The Art of War is the oldest and most influential military strategy text in existence, and Sun Tzu's teachings on how to successfully respond to and handle situations of conflict is a must-read for for today's business leaders (and politicians, and many others). Whether you approach this reading for its historical significance or choose to apply this knowledge toward achieving success in your own life, you will be enlightened. This elegantly designed clothbound edition features an elastic closure and a new introduction.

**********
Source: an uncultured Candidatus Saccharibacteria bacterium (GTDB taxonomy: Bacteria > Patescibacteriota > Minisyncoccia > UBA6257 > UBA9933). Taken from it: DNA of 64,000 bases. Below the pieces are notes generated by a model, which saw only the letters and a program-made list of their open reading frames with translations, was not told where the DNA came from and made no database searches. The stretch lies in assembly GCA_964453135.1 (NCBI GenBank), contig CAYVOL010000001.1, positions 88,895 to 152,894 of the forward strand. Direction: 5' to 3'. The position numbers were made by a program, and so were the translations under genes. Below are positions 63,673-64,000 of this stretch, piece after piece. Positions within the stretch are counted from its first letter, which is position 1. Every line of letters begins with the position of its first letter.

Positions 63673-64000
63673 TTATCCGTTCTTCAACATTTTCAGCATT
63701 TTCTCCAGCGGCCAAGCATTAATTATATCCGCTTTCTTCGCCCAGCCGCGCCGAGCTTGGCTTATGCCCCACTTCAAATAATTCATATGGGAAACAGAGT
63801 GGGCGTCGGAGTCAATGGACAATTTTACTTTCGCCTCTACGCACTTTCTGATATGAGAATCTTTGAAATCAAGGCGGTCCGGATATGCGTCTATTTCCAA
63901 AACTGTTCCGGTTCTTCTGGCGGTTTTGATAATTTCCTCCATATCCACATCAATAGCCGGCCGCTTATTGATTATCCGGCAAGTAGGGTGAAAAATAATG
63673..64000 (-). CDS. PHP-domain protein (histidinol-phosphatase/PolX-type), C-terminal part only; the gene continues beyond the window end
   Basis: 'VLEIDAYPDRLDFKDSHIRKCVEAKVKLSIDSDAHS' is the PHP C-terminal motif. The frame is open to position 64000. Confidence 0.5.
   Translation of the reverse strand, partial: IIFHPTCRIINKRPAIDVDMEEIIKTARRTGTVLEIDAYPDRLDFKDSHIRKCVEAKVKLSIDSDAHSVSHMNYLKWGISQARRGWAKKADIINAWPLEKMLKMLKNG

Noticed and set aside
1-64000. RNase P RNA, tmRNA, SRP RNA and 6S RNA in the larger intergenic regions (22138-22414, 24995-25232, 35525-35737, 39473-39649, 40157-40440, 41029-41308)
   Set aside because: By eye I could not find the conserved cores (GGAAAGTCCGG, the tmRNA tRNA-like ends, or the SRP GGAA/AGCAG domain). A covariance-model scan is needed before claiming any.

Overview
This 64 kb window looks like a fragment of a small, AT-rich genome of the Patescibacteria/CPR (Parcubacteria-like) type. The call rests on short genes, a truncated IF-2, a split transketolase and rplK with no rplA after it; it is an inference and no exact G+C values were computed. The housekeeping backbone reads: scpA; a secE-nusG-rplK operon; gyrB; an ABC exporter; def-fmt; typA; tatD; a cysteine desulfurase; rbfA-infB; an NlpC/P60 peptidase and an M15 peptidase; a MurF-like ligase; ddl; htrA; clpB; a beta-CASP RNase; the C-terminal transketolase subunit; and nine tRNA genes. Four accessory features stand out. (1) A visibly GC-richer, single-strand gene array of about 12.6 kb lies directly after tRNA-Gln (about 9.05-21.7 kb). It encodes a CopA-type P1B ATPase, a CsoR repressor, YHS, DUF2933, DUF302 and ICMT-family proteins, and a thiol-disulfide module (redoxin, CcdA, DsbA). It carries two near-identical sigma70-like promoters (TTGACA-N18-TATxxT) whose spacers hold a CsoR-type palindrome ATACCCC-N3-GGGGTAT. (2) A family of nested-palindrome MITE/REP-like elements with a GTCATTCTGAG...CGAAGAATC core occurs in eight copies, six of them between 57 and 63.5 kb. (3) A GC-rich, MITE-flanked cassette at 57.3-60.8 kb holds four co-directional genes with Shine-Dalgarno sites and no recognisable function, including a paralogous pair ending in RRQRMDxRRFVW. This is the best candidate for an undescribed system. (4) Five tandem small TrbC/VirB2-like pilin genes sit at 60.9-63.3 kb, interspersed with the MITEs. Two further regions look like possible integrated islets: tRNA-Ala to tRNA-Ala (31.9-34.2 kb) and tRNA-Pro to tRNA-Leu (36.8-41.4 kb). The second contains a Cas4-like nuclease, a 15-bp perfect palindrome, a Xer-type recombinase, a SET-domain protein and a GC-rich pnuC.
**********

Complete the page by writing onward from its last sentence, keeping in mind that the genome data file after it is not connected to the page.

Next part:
An important figure in the natural law tradition and in the Scottish Enlightenment, Gershom Carmichael defended a strong theory of rights and drew attention to Grotius, Pufendorf, and Locke. Gershom Carmichael was a teacher and writer who played an important role in the Scottish Enlightenment of the eighteenth century. His philosophy focused on the natural rights of individuals--the natural right to defend oneself, to own the property on which one has labored, and to services contracted for with others. Carmichael argued that slavery is incompatible with the rights of men and citizens, and he believed that subjects have the right to resist rulers who exceed the limits of their powers. Although he appealed to the authority of Grotius and Locke, the grounds on which he defended natural rights were distinctively his own. He drew upon the Reformed or Presbyterian theology to propose that, in respecting the natural rights of individuals, one shows one’s reverence for God’s creation. Inasmuch as all of mankind longs for lasting happiness, which can be found only in worship of or reverence for God, such reverence is the natural law which obliges all to respect the rights of all. Natural Rights includes Supplements and Observations on Pufendorf (1724), Natural Theology (1729), Logic (1722), two theses, and a manuscript on teaching, all in English for the first time. Gershom Carmichael (1672-1729) was the first professor of moral philosophy at the University of Glasgow, preceding Hutcheson, Smith, and Reid. James Moore is Professor of Political Science at Concordia University in Montreal. Michael Silverthorne is Honorary University Fellow in the School of Classics at the University of Exeter. Knud Haakonssen is Professor of Intellectual History and Director of the Centre for Intellectual History at the University of Sussex, England.